An important thing to note about entity extraction is that our partner’s entity extraction does not only tag co-mentions of entities, but also relationships that may be occurring between entities.  Take a look at the following paragraph that is an excerpt from an article about a Syrian disease outbreak from the BBC.

“The World Health Organization (WHO) has confirmed 10 cases of polio in war-torn Syria – the first outbreak in the country in 14 years. The UN body says a further 12 cases are still being investigated. Most of the 22 people who have been tested are babies and toddlers. Before Syria’s civil war began in 2011, some 95% of children were vaccinated against the disease. The UN now estimates 500,000 children have not been immunised. Polio has been largely eradicated in developed countries but remains endemic in Nigeria, Pakistan and Afghanistan.  The BBC’s Imogen Foulkes in the Swiss city of Geneva says there has been speculation that foreign groups fighting in Syria may have imported it.”

Let’s say with this example we are interested in tracking disease outbreaks that are occurring globally. The two entities that would be the most valuable would be diseases and places. With traditional tagging techniques, we would then extract:

  • Places: Syria, Nigeria, Pakistan, Afghanistan, Geneva
  • Diseases: Polio

With this level of extraction of co-mentions, an analytic engine may make some false assumptions. It may say that Syria, Nigeria, Pakistan, Afghanistan, and Geneva have had recent outbreaks of polio, which is inaccurate as only Syria is mentioned in this article to have documented cases.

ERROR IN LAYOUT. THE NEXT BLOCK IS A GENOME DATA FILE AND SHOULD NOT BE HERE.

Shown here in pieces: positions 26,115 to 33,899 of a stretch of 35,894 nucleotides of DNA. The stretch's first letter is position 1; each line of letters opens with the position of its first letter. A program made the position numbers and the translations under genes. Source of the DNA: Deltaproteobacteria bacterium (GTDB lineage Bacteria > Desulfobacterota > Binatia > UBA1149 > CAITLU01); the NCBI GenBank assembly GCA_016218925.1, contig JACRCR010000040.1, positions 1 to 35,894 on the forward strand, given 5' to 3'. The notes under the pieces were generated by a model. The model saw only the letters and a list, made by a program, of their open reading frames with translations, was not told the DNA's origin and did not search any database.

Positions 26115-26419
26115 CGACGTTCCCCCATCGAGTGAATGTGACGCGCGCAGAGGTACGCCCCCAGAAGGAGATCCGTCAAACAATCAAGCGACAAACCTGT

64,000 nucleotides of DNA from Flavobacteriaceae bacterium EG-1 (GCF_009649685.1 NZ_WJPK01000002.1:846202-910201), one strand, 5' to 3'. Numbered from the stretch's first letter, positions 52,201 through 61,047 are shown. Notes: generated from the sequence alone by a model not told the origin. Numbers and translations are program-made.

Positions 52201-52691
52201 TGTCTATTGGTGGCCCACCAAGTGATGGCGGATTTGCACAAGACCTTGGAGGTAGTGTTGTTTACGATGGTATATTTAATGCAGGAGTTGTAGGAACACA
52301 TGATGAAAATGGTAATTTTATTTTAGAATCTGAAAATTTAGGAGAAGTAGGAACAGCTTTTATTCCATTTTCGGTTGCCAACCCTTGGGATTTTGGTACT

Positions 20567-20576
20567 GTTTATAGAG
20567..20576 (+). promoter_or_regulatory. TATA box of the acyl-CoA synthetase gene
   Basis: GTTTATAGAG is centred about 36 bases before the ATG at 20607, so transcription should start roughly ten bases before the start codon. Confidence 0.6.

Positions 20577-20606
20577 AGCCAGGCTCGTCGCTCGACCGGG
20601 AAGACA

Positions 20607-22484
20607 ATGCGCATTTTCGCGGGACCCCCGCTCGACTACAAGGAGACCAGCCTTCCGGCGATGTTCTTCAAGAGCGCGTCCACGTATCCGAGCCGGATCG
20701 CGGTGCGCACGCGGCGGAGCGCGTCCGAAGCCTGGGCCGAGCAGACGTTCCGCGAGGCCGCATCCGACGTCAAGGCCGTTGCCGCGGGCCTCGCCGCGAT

BrightPlanet’s extraction engine has the ability to help you take the data a step further to find relationships between entities. With relationship tagging between two entities, we tag both entities and then also identify if they are related. We do this by examining if there are predicates between them. A predicate when relating to entity extraction is an expression that gives a property to an entity, oftentimes that property is a relationship to another entity.  Since a predicate exists that relates polio to Syria, a disease outbreak entity is then tagged as: polio/Syria. See below for the visual.


This relationship data allows us to get much more precise with the entities that we are tagging and the data we are hoping to model. The fact that the tagged entities are customizable allows for extraction, tagging, and analysis to help solve problems in a wide range of industries.

Semi-Structured Data

Now that the enrichment process is complete, the data has been transformed from an unstructured format to a semi-structured data set. Below is an example of the content on a target webpage in a semi-structured format. Having extracted entities and semi-structured data sets allows more opportunity for analytic tools to make sense of harvested and collected data.


An easy example to use is the harvested data set of every news story from the top 50 newspapers in the United States in the last month. Using semi-structured data sets (data sets that have been normalized and entity extracted), getting the answer to the question – “What person was most mentioned in the news this last month?” – becomes fairly straightforward.

Working with harvested and enriched semi-structured data sets from BrightPlanet allows these tough questions, ones that seemed far too time consuming and complicated to do manually, much more manageable to answer.

What Next?

Want to follow the data from harvest to analytics? Download our Transforming Unstructured Data whitepaper.

Have a project that could be made efficient by harvesting and enrichment? Sign up for a free demo with one of our data acquisition engineers.